Smaller Retailers Find Their Opening While The Old Giants Shrink
As the country's largest retailers struggle to adapt to 21st century consumer demands, retail landlords are increasingly willing to slice up their space, take on riskier tenant options and offer flexible lease terms — and smaller retailers are reaping the benefits.
In the first three months of 2018, Manhattan retail rents slumped almost 20% year over year to hit $653 per SF, according to figures from CBRE. Barely anywhere was left unscathed, with rents declining in almost all of Manhattan’s retail corridors.
The market has been marred with a number of big-name store closures in the city. But brokers said the conditions are paving the way for smaller retailers to get their foot in the door, as increasingly desperate landlords stop holding out for the national operators with established track records.
“Landlords are taking shots on these tenants … [they] have to do what the market is bearing,” Cushman & Wakefield Director of Leasing Michael Azarian said. “Today, landlords are chopping up their space to get more tenants and minimize their risks.”
Azarian pointed to space that he has been charged with leasing at 1270 Lexington Ave. on the Upper East Side. Originally, the landlord envisioned the three levels being taken by a single user. But Azarian wound up leasing 1K SF on the ground floor to a bank and the second floor to a coworking company. The remaining availability being offered in slices as small as 330 SF.
“We created these division packages to meet the market’s need,” Azarian said. “There are a lot more users out there trying to figure out how to take small spaces.”
Landlords and retailers are trying to make sense of a market where retail rents have skyrocketed in the city over the last several years, and consumers are turning to the convenience of online shopping in droves.
But brokers, retailers and analysts say the operators who are offering a type of experience are keeping afloat and actively doing leasing deals. Fast-casual restaurants and boutique fitness concepts — once considered the ugly stepchildren of retail — have been significant players in the city lately.
Cosmetic companies, which typically take smaller space, are also very active in the market. Last month, for example, retail company Coty took 10K SF at 719 Seventh Ave. for its flagship.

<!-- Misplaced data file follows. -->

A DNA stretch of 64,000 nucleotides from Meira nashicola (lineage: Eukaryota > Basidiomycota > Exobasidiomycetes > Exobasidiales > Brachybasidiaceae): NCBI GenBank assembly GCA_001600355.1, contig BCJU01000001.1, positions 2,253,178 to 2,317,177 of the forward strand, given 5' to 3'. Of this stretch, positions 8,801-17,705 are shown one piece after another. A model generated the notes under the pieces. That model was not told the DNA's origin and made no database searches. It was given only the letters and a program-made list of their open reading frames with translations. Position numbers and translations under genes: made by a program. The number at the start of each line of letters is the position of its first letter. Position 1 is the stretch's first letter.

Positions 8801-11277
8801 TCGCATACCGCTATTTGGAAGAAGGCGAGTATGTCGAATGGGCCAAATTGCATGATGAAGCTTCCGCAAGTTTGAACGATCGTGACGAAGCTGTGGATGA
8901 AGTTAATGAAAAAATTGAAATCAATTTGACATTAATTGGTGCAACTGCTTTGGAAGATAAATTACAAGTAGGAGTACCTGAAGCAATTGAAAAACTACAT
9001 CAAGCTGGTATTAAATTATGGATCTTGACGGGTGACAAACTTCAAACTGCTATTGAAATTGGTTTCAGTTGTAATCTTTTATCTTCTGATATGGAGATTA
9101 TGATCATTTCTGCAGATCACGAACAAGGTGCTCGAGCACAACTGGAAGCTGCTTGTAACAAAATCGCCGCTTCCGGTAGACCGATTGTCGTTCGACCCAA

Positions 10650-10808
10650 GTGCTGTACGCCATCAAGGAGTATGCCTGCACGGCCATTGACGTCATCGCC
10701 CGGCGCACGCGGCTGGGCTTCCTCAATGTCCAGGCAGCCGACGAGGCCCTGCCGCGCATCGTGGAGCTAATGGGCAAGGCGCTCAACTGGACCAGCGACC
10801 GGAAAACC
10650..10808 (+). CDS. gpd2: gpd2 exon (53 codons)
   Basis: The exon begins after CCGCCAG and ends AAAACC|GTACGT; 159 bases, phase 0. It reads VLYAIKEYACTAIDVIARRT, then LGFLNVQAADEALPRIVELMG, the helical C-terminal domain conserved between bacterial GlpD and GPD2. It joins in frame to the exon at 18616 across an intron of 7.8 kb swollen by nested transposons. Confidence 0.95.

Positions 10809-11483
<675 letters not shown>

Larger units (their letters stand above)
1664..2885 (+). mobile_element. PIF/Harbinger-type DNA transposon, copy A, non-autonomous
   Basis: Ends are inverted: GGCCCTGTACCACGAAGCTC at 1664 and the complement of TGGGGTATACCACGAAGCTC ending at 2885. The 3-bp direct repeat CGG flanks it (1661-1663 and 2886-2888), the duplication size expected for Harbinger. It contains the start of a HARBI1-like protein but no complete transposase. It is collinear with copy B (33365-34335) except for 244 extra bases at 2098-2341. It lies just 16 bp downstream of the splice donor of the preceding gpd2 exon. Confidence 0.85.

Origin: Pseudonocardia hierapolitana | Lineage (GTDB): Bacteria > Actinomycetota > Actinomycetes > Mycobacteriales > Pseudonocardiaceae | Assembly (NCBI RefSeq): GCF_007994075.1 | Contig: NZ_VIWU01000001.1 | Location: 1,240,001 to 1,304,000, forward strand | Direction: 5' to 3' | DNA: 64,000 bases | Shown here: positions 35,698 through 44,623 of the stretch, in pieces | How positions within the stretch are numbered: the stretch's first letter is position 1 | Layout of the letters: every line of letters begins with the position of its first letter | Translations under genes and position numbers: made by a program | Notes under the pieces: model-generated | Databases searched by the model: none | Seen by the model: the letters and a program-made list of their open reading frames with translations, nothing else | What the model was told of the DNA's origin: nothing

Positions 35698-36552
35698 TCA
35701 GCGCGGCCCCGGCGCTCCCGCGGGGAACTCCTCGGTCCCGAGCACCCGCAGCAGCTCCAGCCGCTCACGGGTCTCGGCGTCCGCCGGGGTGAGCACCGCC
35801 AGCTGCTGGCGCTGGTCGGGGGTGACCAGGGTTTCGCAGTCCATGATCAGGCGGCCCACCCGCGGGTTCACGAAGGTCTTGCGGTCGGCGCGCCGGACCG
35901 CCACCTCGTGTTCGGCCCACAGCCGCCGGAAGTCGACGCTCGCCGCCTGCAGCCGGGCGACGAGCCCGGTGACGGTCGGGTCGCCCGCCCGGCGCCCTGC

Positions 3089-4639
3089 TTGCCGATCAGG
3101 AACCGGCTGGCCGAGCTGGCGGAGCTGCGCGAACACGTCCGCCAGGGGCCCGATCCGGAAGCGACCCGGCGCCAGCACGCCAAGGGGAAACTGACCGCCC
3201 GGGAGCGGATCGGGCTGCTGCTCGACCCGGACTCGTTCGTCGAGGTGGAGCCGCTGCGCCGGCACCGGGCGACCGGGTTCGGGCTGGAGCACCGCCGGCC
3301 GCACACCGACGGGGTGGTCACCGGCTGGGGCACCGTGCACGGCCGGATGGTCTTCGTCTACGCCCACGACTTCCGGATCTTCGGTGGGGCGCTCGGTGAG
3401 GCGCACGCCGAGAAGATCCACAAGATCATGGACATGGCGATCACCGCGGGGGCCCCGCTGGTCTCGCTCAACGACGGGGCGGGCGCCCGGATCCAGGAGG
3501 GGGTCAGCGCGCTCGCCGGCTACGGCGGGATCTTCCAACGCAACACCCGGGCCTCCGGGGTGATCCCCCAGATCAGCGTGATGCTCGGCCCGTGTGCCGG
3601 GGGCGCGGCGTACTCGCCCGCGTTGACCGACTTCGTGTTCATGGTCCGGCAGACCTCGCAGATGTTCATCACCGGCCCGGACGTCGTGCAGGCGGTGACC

“The leasing fundamentals have changed, there’s more tenant improvement [allowances], free rent, there’s more ability to do shorter leases,” Newmark Knight Frank Executive Managing Director Benjamin Birnbaum said. “Although it’s not all the way there yet.”
Birnbaum — who represented fitness concept Peloton in a deal to take 26K SF of retail, fitness, media production and community event space a Brookfield’s 5 Manhattan West — said the demographics and foot traffic in New York City mean it is still an attractive place for retailers to establish a presence.
He brokered the deal for Madison Reed, a subscription-based hair-coloring concept, to take its first brick-and-mortar space in New York City at 11 West 18th St., and is on the lookout for more locations.
“The household names are recalibrating their strategy and focusing their e-commerce business [to be] more on par with the younger, more tech-savvy brands,” he said.
Colliers International Vice Chairman Brad Mendelson agreed the luxury market is quiet.
“When rents peak out, tenants pull out,” he said. “As markets tighten up a bit and rents drop, you will see traditional retail coming back that will hopefully will be able to afford the rents to be commercially viable.”
Mendelson is marketing a 22K SF storefront at the corner of 45th Street and Broadway, a piece of Toys R Us' former 110K SF flagship.
He said there are a lot of entertainment users in the market looking for “large homes” — operators like Gulliver’s Gate, a miniature world attraction, which took 49K SF in 2015 at 216 West 44th St. Some brokers said landlords who were holding out for a certain type of tenant are now shifting their perspective.
C&W Senior Director Alan Napack is marketing a 2K SF retail space, vacant for more than a year now, in Brooklyn's Park Slope. The landlord had previously had a certain type of tenant in mind, but now says they will take a chance on a less-established operator.
“Everyone is looking for a national tenant, [but landlords] are now more opening their minds,” Napack said. “Some of them will even take less of [a] security deposit, basically to get their business.”
But not all landlords have that option.
“Some landlords are overleveraged but just can’t make that adjustment," said Lee & Associates Executive Managing Director Richard Kave, who has been brokering deals in the pet care space and expects to close another one of those deals this week.
But, there are still businesses that are making it work — if they have the right formula.
"Anything that is personal service and can’t be purchased on your smartphone,” Kave said.